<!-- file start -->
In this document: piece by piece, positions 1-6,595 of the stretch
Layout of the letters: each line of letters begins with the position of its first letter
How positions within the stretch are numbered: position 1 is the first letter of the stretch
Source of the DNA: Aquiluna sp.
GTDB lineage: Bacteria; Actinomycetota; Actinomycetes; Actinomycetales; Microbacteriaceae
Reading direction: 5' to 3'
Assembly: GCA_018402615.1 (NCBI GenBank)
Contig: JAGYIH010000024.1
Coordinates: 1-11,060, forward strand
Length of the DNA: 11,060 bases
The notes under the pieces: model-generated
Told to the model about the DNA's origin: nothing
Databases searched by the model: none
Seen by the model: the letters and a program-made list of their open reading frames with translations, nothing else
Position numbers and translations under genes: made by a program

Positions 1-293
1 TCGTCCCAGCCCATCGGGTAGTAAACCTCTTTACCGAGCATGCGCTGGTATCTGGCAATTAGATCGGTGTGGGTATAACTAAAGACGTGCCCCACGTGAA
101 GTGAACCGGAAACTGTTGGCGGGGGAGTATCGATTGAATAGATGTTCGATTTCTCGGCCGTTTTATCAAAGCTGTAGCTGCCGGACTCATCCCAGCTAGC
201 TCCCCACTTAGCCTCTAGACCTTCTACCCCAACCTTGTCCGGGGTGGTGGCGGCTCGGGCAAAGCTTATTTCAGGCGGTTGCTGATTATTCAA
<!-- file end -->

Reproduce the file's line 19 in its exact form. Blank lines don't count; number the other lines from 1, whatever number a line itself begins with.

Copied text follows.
201 TCCCCACTTAGCCTCTAGACCTTCTACCCCAACCTTGTCCGGGGTGGTGGCGGCTCGGGCAAAGCTTATTTCAGGCGGTTGCTGATTATTCAA